Note that the equilibrium point is not in the origin [𝑥1𝑥2]𝑇=[00]𝑇. Thus, the following change of coordinates is necessary for the stability analysis:𝑥1=𝑥1𝑦0,𝑥2=𝑥2,𝑢=𝑖2𝑖20,𝑥1=𝑥1+𝑦0,𝑥2=𝑥2,𝑖2=𝑢+𝑖20.(3.5) Therefore, ̇𝑥1=̇𝑥1, ̇𝑥2=̇𝑥2, and from (3.4), 𝑖2=𝑢+(2𝑚𝑔/𝜆𝜇)(1+𝜇𝑦0)2.

Hence, the system (3.2) can be written as follows:̇𝑥1=𝑥2,̇𝑥2𝑘=𝑔𝑚𝑥2𝜆𝜇𝑢+(2𝑚𝑔/𝜆𝜇)1+𝜇𝑦02𝑥2𝑚1+𝜇1+𝑦02,(3.6) and also, after some simple calculations, bẏ𝑥1=𝑥2,̇𝑥2=𝑔𝜇𝜇𝑥1+2𝜇𝑦0+2𝑥1+𝜇1+𝑦02𝑥1𝑘𝑚𝑥2𝜆𝜇𝑥2𝑚1+𝜇1+𝑦02𝑢.(3.7) Finally, from (3.7) it follows thaṫ𝑥1̇𝑥2=𝑓0121𝑥1,𝑦0𝑘𝑚𝑥1𝑥2+0𝑔21𝑥1,𝑦0𝑢,(3.8) where𝑓21𝑥1,𝑦0=𝑔𝜇𝜇𝑥1+2𝜇𝑦0+2𝑥1+𝜇1+𝑦02,𝑔(3.9)21𝑥1,𝑦0=𝜆𝜇𝑥2𝑚1+𝜇1+𝑦02.(3.10)

4. Regulator Design for an Operating Point

The goal of the design in this subsection is to keep the ball in a given position 𝑥1=𝑦0. In the first design, 𝑦0=0.1 m, and in the second, 𝑦0=0.05 m. Table 1 presents the parameters of the plant (3.8)–(3.10), for the controller design.

tab1
Table 1: Parameters of the plant (3.8)–(3.10) [29].

First, assume that 𝑦0=0.1 m and consider the following domain during the operation𝐷1=𝑥1𝑥2𝑇20.1𝑥10.05,𝑦0=0.1.(4.1)

Now, from the generalized form proposed in [26], it is necessary to obtain the maximum and minimum values of the functions 𝑓21 and 𝑔21 in the domain 𝐷1. After the calculations, it follows that𝑎211=max𝑥1𝐷1𝑓21𝑥1𝑎=43.1200,212=min𝑥1𝐷1𝑓21𝑥1𝑏=28.9941,211=max𝑥1𝐷1𝑔21𝑥1𝑏=5.4438,212=min𝑥1𝐷1𝑔21𝑥1=9.2000.(4.2)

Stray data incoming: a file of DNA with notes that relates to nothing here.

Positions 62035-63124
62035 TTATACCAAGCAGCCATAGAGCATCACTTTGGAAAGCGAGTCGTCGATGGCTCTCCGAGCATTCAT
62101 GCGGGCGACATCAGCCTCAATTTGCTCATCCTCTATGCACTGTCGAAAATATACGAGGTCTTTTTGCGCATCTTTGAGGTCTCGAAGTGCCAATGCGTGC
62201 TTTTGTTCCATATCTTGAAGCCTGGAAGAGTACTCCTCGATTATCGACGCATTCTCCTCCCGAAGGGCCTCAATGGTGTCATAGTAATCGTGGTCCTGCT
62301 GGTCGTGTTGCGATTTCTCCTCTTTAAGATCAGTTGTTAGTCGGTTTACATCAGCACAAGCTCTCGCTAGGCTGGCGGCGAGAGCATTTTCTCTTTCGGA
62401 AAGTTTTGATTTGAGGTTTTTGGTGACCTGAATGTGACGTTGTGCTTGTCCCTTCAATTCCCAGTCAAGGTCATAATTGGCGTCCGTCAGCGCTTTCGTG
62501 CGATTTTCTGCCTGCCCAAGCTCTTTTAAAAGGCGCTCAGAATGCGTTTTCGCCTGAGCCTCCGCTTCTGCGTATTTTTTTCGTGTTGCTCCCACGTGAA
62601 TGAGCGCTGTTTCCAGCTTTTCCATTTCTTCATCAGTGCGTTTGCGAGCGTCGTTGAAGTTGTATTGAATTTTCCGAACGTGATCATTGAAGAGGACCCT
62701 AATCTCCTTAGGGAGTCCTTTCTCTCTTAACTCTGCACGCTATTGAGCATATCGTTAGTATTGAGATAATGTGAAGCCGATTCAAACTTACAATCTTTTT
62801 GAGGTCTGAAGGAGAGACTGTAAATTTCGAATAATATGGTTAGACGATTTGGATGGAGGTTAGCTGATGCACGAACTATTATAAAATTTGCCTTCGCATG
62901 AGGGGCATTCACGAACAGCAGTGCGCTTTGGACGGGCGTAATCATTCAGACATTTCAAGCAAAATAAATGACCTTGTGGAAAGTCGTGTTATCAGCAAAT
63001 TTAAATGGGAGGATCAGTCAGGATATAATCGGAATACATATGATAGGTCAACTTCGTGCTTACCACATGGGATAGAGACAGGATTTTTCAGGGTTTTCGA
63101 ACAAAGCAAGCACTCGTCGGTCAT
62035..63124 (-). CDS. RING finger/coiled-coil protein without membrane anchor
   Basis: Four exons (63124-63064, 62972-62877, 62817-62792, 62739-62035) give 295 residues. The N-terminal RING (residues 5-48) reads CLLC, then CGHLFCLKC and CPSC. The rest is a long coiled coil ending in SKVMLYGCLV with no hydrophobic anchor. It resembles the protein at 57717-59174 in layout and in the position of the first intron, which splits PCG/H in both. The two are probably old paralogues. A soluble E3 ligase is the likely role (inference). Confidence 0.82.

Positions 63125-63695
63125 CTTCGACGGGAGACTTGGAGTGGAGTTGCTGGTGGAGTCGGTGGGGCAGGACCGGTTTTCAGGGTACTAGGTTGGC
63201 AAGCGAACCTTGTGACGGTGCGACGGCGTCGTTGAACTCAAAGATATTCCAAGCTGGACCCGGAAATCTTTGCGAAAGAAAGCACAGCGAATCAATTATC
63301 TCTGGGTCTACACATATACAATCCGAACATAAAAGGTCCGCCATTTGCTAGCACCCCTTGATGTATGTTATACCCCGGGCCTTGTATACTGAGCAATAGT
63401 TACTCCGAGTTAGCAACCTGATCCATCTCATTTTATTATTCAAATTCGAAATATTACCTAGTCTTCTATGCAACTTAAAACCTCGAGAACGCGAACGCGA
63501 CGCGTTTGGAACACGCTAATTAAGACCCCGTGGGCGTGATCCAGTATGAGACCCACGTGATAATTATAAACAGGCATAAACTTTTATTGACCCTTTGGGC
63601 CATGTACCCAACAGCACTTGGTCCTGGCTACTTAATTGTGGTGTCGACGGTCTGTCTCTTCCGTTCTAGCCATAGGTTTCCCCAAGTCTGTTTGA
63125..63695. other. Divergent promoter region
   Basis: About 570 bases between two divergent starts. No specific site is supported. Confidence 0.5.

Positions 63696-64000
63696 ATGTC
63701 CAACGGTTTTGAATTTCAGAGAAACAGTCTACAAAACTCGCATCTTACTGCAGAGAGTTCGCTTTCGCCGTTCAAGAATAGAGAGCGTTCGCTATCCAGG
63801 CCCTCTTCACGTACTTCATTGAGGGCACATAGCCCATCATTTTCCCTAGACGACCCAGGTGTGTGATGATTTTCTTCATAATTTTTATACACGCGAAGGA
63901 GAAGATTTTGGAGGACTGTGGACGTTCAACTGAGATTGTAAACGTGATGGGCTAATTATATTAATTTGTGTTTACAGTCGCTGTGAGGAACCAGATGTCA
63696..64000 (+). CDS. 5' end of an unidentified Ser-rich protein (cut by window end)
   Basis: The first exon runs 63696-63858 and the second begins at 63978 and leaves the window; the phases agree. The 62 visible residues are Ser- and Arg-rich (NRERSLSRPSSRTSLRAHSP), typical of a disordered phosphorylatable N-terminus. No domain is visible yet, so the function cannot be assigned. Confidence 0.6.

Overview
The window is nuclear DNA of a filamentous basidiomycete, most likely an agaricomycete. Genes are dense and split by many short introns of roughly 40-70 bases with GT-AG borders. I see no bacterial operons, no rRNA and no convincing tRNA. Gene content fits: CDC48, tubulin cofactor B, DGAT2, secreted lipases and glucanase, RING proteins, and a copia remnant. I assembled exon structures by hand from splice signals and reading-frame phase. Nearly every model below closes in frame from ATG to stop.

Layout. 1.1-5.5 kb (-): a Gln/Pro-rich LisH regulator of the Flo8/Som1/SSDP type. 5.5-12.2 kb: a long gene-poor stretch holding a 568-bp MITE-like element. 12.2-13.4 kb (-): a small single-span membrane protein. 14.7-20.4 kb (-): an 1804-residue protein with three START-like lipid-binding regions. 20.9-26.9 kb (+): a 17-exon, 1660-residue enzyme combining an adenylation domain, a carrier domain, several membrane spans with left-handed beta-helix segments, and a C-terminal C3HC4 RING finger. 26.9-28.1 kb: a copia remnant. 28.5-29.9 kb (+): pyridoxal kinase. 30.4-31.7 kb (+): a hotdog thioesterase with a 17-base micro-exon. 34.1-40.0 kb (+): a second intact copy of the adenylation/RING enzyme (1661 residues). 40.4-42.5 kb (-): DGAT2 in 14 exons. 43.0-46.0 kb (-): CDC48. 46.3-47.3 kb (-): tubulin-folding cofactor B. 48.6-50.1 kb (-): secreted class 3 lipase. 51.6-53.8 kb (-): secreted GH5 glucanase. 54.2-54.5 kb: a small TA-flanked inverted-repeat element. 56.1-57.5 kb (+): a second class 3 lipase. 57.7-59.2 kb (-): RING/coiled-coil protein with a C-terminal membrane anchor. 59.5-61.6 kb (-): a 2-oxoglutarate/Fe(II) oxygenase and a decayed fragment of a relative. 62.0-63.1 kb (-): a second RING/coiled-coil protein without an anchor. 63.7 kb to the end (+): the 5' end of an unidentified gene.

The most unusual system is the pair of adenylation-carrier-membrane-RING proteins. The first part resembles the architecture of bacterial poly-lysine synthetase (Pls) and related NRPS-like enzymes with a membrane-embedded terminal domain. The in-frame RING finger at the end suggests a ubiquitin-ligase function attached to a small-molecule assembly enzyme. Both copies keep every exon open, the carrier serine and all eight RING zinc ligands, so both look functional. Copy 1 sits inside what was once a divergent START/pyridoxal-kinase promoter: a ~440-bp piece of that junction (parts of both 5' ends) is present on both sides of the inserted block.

Thus, the nonlinear the function 𝑓21 can be represented by a Takagi-Sugeno fuzzy model, considering that there exists a convex combination with membership functions 𝜎211(𝑥1) and 𝜎212(𝑥1) and constant values 𝑎211 and 𝑎212 given in (4.2) such that [26]𝑓21𝑥1=𝜎211𝑥1𝑎211+𝜎212𝑥1𝑎212,(4.3) with0𝜎211𝑥1,𝜎212𝑥11,𝜎211𝑥1+𝜎212𝑥1=1.(4.4) Therefore, from (4.3) and (4.4) note that𝜎211𝑥1=𝑓21𝑥1𝑎212𝑎211𝑎212,𝜎212𝑥1=1𝜎211𝑥1.(4.5)

Similarly, from (4.2) there exist 𝜉211(𝑥1) and 𝜉212(𝑥1) such that𝑔21𝑥1=𝜉211𝑥1𝑏211+𝜉212𝑥1𝑏212,(4.6) with0𝜉211𝑥1,𝜉212𝑥11,𝜉211𝑥1+𝜉212𝑥1=1.(4.7) Hence, from (4.6) and (4.7) observe that𝜉211𝑥1=𝑔21𝑥1𝑏212𝑏211𝑏212,𝜉212𝑥1=1𝜉211𝑥1.(4.8)

Recall that 𝜉211(𝑥1)+𝜉212(𝑥1)=1. Therefore, from (4.3) it follows that𝑓21𝑥1=𝜉211𝑥1+𝜉212𝑥1𝜎211𝑥1𝑎211+𝜎212𝑥1𝑎212=𝜎211𝑥1𝜉211𝑥1𝑎211+𝜎211𝑥1𝜉212𝑥1𝑎211+𝜎212𝑥1𝜉211𝑥1𝑎212+𝜎212𝑥1𝜉212𝑥1𝑎212.(4.9)

Similarly, from (4.6) and 𝜎211(𝑥1)+𝜎212(𝑥1)=1, we obtain𝑔21𝑥1=𝜎211𝑥1+𝜎212𝑥1𝜉211𝑥1𝑏211+𝜉212𝑥1𝑏212=𝜎211𝑥1𝜉211𝑥1𝑏211+𝜎211𝑥1𝜉212𝑥1𝑏212+𝜎212𝑥1𝜉211𝑥1𝑏211+𝜎212𝑥1𝜉212𝑥1𝑏212.(4.10)

Now, define𝛼1𝑥1=𝜎211𝑥1𝜉211𝑥1,𝛼2𝑥1=𝜎211𝑥1𝜉212𝑥1,𝛼3𝑥1=𝜎212𝑥1𝜉211𝑥1,𝛼4𝑥1=𝜎212𝑥1𝜉212𝑥1,(4.11) as the membership functions of the system (3.8)–(3.10), and their local models𝐴1=𝐴2=𝑎012110.02,𝐴3=𝐴4=𝑎01212,𝐵0.021=𝐵3=0𝑏211𝑇,𝐵2=𝐵4=0𝑏212𝑇,(4.12) where 𝑎211 and 𝑎212, 𝑏211 and 𝑏212 are the maximum and minimum values of the functions 𝑓21(𝑥1) and 𝑔21(𝑥1), respectively, as described in (4.2).